May 4, 2015
The Boundless by Kenneth Oppel
by Kenneth Oppel
Simon and Schuster
It isn’t quite steam punk although steam is at the center of this adventure that centers on the Canadian railroads. From avalanches to Sasquatch and circuses to the Fountain of Youth, this story is rich and complex and magical.
It takes place in the Gilded Age, a time when the wealthy consume without apology, taking what they want from the land and from their workers. Will knows he’s fortunate to have a place on the maiden voyage of the Boundless, the most massive locomotive to chug across Canada. Maybe this will be his chance to have an adventure of his very own instead of getting by with the stories his father tells.
Then he sees a security guard murdered and finds himself hiding from the killer, one of the train’s brakemen. He knows the man isn’t working alone but how can he find out who is scheming against his father and the railroad? In a desperate attempt to escape, Will runs the roofs of the train cars in the dark and makes his way to the center of the train. As he runs the circus cars, he is grabbed and pulled through a hole in the roof, captured by the circus elephant.
The circus performers take Will in, offering to hide him until he can get back to his father but can Will really trust the strong man, the high wire walker or the knife thrower?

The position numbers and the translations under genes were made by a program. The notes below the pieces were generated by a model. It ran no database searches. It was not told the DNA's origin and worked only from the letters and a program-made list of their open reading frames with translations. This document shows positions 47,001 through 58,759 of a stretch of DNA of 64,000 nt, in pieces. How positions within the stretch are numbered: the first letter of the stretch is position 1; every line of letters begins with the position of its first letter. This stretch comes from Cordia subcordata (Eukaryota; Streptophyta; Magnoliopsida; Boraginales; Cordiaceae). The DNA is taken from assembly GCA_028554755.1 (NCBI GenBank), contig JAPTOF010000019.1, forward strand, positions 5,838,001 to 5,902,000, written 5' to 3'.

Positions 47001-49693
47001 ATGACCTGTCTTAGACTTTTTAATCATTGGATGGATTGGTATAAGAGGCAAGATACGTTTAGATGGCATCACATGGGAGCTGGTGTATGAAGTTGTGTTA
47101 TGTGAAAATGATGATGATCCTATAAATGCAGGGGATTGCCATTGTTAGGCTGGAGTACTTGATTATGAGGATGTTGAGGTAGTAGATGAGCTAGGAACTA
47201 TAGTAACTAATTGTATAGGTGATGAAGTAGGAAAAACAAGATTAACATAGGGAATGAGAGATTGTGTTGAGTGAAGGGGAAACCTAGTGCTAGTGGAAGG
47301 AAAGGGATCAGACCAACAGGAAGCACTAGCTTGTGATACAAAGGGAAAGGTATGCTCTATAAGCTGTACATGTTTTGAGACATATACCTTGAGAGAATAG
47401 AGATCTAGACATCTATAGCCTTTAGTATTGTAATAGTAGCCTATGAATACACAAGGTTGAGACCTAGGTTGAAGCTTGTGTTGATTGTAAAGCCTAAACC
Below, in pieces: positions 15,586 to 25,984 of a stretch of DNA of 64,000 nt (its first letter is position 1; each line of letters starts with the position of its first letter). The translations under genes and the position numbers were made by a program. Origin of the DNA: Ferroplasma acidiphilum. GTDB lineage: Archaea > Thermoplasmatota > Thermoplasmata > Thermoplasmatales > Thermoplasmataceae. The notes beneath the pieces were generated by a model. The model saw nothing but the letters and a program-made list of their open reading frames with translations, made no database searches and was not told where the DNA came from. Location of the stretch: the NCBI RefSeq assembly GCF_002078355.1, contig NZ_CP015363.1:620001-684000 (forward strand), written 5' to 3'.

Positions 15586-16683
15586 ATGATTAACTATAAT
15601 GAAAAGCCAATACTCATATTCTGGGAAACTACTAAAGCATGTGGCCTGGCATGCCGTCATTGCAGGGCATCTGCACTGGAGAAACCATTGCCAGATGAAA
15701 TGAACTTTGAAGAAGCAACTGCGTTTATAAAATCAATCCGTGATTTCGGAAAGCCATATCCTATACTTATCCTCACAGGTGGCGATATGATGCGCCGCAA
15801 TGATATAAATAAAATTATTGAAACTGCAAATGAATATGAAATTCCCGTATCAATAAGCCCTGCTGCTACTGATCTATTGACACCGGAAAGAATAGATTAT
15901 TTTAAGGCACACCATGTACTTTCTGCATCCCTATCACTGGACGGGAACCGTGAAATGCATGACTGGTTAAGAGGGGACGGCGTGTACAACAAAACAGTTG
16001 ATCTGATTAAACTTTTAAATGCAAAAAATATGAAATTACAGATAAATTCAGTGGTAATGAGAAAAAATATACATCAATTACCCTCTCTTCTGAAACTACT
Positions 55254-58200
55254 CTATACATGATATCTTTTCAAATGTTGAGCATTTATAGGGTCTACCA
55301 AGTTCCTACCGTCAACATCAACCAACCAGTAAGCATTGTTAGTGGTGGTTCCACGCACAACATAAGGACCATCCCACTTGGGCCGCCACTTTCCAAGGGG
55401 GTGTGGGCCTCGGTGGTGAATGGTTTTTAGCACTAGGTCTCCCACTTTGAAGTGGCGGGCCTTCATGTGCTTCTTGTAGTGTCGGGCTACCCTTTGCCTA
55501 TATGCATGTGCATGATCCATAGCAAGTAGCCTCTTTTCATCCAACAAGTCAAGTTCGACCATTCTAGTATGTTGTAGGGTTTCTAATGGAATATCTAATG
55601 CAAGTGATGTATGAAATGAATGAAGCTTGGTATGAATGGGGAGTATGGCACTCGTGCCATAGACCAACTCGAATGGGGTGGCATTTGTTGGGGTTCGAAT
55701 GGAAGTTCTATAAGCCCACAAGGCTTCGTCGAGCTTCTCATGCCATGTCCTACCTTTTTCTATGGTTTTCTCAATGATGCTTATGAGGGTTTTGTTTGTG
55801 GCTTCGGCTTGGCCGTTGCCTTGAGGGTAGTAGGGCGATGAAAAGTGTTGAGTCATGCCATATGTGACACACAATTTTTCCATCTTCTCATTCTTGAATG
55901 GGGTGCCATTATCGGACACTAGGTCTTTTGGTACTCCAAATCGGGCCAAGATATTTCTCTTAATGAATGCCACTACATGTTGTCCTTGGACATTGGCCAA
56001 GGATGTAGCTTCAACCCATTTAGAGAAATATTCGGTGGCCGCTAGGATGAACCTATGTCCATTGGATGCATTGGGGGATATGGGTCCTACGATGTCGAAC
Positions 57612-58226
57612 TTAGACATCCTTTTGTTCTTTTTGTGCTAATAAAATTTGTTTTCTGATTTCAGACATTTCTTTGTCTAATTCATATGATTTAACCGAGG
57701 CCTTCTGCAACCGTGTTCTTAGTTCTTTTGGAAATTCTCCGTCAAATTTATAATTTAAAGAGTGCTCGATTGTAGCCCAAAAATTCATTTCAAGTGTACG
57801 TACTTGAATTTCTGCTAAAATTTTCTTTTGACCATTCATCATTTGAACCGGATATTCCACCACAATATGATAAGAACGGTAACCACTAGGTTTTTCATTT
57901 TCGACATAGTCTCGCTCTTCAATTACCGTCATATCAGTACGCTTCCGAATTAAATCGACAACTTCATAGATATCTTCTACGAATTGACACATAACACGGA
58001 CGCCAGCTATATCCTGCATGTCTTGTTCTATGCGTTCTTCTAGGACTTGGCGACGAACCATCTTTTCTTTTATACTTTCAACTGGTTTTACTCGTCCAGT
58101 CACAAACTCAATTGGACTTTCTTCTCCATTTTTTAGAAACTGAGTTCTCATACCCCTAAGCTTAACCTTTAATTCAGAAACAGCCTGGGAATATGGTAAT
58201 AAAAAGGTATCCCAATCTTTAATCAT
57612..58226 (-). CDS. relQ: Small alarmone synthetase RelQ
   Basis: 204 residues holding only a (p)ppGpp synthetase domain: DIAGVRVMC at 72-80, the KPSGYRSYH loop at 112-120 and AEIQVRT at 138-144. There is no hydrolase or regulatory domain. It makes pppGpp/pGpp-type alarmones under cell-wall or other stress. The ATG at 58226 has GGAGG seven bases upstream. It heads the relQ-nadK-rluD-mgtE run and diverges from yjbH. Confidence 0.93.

This book is so complex that it is almost impossible to describe. This is seriously my fifth attempt to write a coherent review.
Oppel’s characters are complex and multidimensional. The “good guys” are beautifully flawed and it is almost impossible to be sure who to trust.
The setting is 100% Gilded Age with the wealth dripping perfume and jewels even while the poor scrabble to survive. Conspicuous consumption abounds and few people have the nerve to question the morality of breaking men to build an empire.
I have to admit that it took me a while to warm up to this book. I love Sasquatch stories and did not appreciate that the Sasquatch in this book are . . . malevolent? Vengeful? But I did like the way that two different plot lines explored the idea of immortalizing one man at the expense of the lives of others.
History buffs who also enjoy fantasy and steam punk will find a new book to love in The Boundless.